Well, I can assure you that the leaders in Khartoum are watching this hearing very, very carefully. And they are not completely indifferent or invulnerable to the fact of international pressure. And they are not immune from diplomatic pressure, as we have seen. But we have to increase the pressure. We also have to do it in a calibrated way, because there are political challenges inside of Khartoum, within the government, between hard-liners who resent any kind of pressure, and those who believe that they have to respond to the concern and pressure applied by the international community.

    So what we have to do is calibrate the pressure. There is nobody prepared to send troops in there from the United States or the European Union or elsewhere to put it down in the sense of an imposition force. What we do have is a willingness on the part of the African Union– and I'm very pleased that they have shown this willingness– to send in thousands of monitors and protection forces for those monitors.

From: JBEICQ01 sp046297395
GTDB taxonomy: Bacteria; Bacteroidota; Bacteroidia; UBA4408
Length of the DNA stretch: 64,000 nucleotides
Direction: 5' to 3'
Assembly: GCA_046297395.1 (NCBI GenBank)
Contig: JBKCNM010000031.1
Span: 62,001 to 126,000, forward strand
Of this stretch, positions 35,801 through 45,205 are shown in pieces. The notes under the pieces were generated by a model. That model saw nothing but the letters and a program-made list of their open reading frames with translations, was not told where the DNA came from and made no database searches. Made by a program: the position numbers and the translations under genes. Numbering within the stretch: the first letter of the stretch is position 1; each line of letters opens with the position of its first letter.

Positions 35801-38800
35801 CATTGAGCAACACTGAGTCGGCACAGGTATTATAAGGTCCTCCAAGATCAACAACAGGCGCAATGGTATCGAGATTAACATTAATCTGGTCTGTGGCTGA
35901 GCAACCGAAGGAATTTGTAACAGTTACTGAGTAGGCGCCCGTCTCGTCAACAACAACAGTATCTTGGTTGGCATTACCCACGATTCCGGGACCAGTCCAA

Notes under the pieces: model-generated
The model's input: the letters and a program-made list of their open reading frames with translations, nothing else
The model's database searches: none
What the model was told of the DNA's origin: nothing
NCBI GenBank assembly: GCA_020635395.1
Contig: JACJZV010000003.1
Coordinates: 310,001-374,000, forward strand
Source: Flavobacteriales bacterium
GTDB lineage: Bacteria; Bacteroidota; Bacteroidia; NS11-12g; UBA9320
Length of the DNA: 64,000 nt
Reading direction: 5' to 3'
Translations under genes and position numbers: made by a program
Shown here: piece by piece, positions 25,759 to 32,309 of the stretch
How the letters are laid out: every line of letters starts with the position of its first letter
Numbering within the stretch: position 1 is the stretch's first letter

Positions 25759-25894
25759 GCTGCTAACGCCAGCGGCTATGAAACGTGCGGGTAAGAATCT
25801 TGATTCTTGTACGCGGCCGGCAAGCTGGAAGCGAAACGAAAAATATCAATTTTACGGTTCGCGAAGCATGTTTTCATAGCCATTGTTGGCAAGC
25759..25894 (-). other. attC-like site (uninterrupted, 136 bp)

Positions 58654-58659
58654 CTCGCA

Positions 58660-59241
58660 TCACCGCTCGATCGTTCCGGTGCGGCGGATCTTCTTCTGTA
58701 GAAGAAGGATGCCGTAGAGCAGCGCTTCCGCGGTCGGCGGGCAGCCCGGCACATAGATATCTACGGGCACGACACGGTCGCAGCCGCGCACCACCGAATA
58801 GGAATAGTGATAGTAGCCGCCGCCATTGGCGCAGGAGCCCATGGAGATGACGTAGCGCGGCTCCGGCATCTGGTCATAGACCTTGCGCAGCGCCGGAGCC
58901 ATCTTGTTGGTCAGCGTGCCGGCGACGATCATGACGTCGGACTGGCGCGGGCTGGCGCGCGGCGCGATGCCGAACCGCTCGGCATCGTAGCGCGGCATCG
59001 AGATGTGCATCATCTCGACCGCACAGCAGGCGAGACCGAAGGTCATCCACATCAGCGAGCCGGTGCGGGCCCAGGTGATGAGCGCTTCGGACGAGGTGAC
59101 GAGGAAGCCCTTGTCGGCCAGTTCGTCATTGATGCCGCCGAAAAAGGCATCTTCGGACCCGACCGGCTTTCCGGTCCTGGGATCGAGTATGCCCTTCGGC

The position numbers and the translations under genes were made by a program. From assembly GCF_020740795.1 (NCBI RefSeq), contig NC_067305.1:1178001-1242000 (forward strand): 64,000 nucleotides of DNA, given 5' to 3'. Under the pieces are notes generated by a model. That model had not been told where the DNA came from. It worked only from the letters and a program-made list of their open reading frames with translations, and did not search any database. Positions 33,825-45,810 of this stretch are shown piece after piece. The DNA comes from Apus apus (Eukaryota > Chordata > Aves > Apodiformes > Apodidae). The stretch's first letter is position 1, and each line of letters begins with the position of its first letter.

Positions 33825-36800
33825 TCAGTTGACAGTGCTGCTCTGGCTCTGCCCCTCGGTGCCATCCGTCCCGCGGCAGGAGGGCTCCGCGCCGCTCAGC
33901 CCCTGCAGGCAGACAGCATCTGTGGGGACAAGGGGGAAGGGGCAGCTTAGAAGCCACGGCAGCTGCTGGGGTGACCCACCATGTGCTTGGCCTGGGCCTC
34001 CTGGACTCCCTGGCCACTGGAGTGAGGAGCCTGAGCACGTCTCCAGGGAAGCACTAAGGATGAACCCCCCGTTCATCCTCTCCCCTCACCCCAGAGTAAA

• TERENCE SMITH:

    Democratic Sen. Paul Sarbanes of Maryland asked why the conditions at the refugee camps run by the United Nations and other groups in Darfur and neighboring Chad were so deplorable.

  • SEN. PAUL SARBANES:

    If the jurisdiction is in the hands of those who are trying to alleviate the crisis, then why should the positions in the … conditions in the camps be such that they constitute a real threat, human threat?

  • COLIN POWELL:

    Because the camps are crowded. Not all of the assistance is there yet. Not all of the necessary humanitarian or NGO workers are there to fully take care of these populations. And in some instances, malnutrition and illness already affecting these individuals may cause death in the months to come.

  • SEN. PAUL SARBANES:

    Well…

  • COLIN POWELL:

    But this is what the United Nations and its agencies and the NGO's have been doing for the last couple of months, and that is rapidly scaling up their capacity to deal with the populations in these camps. And then, of course, there are new populations being found that are being brought into camps so that they can be taken care of.

  • TERENCE SMITH:

    After the hearing, Sen. Lugar called on Congress to immediately appropriate $300 million to assist the refugees in Darfur.